Shelter in Place

Sheltering in place in California

What happens when the world is forced from its routine? Forced to slow down or halt completely. Forced to speed up. Ripped from routine that sustains life — or at least livability. I don’t know. I don’t think any of us do. What I do know is that it’s taken a global pandemic to shake me out of my own small, silent routines.

So many humans right now are worried for their survival. For the survival of their loved ones. For the survival of their livelihoods or those of their communities. It feels self-serving to think about anything other than the gut-wrenching horror so many of our people — and we are all each other’s people — are living.

But then there are the shaky videos of Italians singing to each other across courtyards and raising instruments together up and down packed windows in empty alleys. There are the impromptu concerts and there are the acts of kindness. And maybe it’s OK that those of us seemingly not directly threatened are able to stop and take stock. Let the bare bones reality set in that while most of us will be alright, none of us, of this, will ever be the same again.

Over the past five days, I’ve gone from a full-time working parent to a full-time working parent and a full-time parent. I’ve spent more time with my son than I have since I came back from parental leave (which is such a gift, but simultaneously scratches those internal windows of my brain with nagging guilt). I’ve watched him wallow in mud and peer through earth-caked hands while opening and closing his fingers in wonder at the clay encasing them. I’ve watched less television than I have in years, and I find myself sitting night after night in conversation with my partner playing each other songs that give us hope over the big speaker in the living room.

I’ve FaceTimed with my parents twice this week while Jude played a hide and seek game that spanned through a computer screen and a thousand miles. I’ve never had so many people tell me to ‘take care’ while checking out at the grocery store, paying for a takeout sandwich, or grabbing my mail … and really, really mean it. I’ve had conversations with small business owners in our community I’d never spoken to before as I placed online orders and wished for them with all my heart to ‘hang in there.’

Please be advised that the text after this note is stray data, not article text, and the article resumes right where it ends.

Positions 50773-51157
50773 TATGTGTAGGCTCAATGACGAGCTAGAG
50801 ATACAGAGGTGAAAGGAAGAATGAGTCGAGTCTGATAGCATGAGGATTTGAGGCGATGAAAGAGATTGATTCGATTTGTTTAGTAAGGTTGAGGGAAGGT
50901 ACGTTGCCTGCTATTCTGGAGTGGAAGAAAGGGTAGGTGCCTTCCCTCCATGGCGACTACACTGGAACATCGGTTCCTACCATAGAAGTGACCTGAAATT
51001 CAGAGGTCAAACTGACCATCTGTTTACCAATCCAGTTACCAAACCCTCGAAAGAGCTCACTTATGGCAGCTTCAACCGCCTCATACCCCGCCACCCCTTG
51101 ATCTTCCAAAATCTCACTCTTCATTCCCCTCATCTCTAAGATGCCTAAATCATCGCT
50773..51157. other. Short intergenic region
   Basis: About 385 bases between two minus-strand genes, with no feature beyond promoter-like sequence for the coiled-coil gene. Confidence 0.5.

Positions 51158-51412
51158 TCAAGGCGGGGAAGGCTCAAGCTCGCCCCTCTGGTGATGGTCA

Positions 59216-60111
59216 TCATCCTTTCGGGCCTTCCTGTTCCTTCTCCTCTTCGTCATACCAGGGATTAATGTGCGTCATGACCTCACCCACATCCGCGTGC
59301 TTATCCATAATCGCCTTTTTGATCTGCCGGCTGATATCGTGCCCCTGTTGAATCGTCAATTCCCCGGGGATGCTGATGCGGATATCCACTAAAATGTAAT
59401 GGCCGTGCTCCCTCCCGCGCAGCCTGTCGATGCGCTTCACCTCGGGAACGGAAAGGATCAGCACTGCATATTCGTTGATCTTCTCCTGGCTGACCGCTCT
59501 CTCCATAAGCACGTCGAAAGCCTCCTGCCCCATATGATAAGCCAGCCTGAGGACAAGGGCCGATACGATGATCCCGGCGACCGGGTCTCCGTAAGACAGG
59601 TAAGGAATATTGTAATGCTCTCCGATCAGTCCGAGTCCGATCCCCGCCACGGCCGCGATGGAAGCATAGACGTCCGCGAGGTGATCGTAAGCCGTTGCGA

I’ve worried about a recession worse than the one that fought so hard not to welcome me into its workforce a decade ago. I’ve watched as 70-something of my colleagues and executives signed into a video conference dedicated to dialoguing about anxiety and depression while Kacey Musgraves’ ‘Rainbow’ played over someone’s fuzzy speaker. I’ve cried tears of thankfulness that I work for a company that livestreamed a delightful Irishman called “Rainbow Phil” to lead a St. Paddy’s Day sing-a-long for all the kids at home with tired parents watching on.

I’ve felt so much heartache and devastating thankfulness for the human race over the last week. We fuck up a lot. But I love us. I love us because of how we show up for each other during the greatest threats. I’m frustrated that it sometimes takes the greatest threats to shake us out of our routines and remind us to show up for each other. I’m thankful that we continue to fuck up and show up. So here’s to a few more weeks of showing up (without physically showing up).

And to channel Rainbow Phil when he raised a pint of Guinness somewhere around the time he launched into ‘Baby Shark,’ here’s to taking care of our people and shaking up those tired old routines.

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